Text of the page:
Indicators and triggers represent the information and actions taken at specific thresholds that guide incident recognition, response, and recovery. Box 2-1 provides definitions; the concepts behind the definitions are discussed in greater detail below.

Indicator information may be available in many forms. Sample indicators and associated triggers and tactics are listed in Table 2-1. More detailed descriptions are available in the discipline-specific discussion toolkits (Chapters 4-9). When specific indicators cross a threshold that is recognized by the community to require action, this represents a trigger point, with actions determined by community plans. These include plans for activation of a general disaster plan, which often occurs at the threshold between conventional and contingency care, and activation of crisis standards of care (CSC) plans, which would occur at the threshold between contingency and crisis care.

DEVELOPING USEFUL INDICATORS AND TRIGGERS

Key points: It can be challenging to identify useful indicators and triggers from among the large and varied sources of available data. Specific numeric “bright line” thresholds for indicators and triggers are concrete and attractive because they are easily recognized, but for many situations the community/agency actions are not as clear-cut or may require significant data analysis before action. Rather than creating a laundry list of possible indicators and triggers, it may be helpful to consider four steps: (1) identify key response strategies and actions, (2) identify and examine potential indicators, (3) determine trigger points, and (4) determine tactics.

The amount of information available in health care today is enormous and expanding. It is attractive to look at many metrics and consider their use as indicators. However, multiple factors may make data monitoring less useful than it originally appears, and it can be challenging to detect or characterize an evolving event amid usual variability in large and complex sets of data (see the “Indicators Limitations and Issues” section below). Specific numeric “bright line” thresholds for indicators and triggers are concrete and attractive because they are easily recognized, and for certain situations they are relatively easy to develop (e.g., a single case of anthrax). However, for many situations the community/agency actions are not as clear-cut or may require significant data analysis to determine the point at which a reasonable threshold may be established (e.g., multiple cases of diarrheal illness in a community).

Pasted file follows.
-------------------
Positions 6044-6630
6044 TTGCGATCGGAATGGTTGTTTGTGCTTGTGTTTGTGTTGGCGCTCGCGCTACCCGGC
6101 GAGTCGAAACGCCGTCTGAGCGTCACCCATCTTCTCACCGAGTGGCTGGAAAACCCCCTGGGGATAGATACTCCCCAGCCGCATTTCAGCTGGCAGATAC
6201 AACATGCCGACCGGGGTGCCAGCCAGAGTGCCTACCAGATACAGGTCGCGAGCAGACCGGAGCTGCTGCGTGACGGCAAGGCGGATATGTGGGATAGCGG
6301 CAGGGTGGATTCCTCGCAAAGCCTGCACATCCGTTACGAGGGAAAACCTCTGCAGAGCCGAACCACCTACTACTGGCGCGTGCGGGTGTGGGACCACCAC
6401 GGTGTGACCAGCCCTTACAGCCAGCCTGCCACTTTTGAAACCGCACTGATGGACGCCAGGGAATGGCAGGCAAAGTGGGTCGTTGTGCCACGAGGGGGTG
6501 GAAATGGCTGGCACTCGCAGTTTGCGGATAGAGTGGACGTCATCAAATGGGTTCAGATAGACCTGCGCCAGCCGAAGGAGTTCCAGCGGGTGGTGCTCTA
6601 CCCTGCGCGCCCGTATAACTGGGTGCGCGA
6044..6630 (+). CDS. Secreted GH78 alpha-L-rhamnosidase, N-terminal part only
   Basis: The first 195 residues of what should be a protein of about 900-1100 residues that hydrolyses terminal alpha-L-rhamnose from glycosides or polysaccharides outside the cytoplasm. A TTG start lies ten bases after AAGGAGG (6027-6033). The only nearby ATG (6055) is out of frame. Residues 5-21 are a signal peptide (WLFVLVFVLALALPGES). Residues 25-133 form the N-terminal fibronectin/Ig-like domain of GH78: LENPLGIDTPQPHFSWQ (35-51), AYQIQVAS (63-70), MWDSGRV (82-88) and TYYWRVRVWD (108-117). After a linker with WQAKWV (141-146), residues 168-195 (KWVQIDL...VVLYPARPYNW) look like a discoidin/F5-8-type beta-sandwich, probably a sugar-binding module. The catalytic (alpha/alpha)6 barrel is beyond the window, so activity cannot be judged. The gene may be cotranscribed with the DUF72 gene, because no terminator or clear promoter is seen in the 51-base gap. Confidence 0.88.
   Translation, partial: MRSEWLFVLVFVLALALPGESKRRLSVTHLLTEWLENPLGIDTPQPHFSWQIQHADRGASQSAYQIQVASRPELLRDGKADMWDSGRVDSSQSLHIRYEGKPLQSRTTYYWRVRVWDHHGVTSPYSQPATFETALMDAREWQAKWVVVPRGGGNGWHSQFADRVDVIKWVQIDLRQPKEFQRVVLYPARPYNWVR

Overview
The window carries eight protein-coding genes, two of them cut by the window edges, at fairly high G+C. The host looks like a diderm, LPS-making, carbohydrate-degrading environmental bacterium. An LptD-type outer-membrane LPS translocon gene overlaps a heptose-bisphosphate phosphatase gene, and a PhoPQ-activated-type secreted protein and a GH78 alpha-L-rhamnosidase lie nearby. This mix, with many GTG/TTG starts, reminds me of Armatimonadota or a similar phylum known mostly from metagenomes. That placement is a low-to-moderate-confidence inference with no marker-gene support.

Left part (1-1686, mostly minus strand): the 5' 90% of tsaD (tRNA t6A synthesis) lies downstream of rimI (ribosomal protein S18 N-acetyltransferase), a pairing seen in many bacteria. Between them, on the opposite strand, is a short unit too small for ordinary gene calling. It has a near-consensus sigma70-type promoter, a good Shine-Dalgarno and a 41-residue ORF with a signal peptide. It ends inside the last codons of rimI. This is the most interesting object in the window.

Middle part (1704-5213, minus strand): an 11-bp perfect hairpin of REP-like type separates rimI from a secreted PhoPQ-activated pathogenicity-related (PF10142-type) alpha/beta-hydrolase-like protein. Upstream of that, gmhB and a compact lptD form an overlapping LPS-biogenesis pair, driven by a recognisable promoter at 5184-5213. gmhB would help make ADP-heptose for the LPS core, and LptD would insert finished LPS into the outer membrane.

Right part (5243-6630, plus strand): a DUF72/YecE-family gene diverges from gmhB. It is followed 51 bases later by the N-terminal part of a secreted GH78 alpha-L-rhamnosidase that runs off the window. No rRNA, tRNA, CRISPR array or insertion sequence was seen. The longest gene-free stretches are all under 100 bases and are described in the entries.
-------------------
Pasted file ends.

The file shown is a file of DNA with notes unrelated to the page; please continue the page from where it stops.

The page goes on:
The accompanying toolkits provide discipline-specific tables and materials to discuss potential indicators and triggers that guide CSC implementation. This section presents key concepts that will help inform the development of these discipline-, agency-, and organization-specific indicators and triggers. Rather than creating a laundry list of possible indicators and triggers, it may be helpful to consider the following four steps. These steps should be considered at the threshold from conventional to contingency care, from contingency to crisis care, and in the return to conventional care. They should also be considered for both slow-onset and no-notice incidents. Subsequent discussion below expands on these steps.

1. Identify key response strategies and actions that the facility or agency would use to respond to an incident. (Examples include disaster declaration, establishment of an emergency operations center [EOC] and multiagency coordination, establishment of alternate care sites, and surge capacity expansion.)



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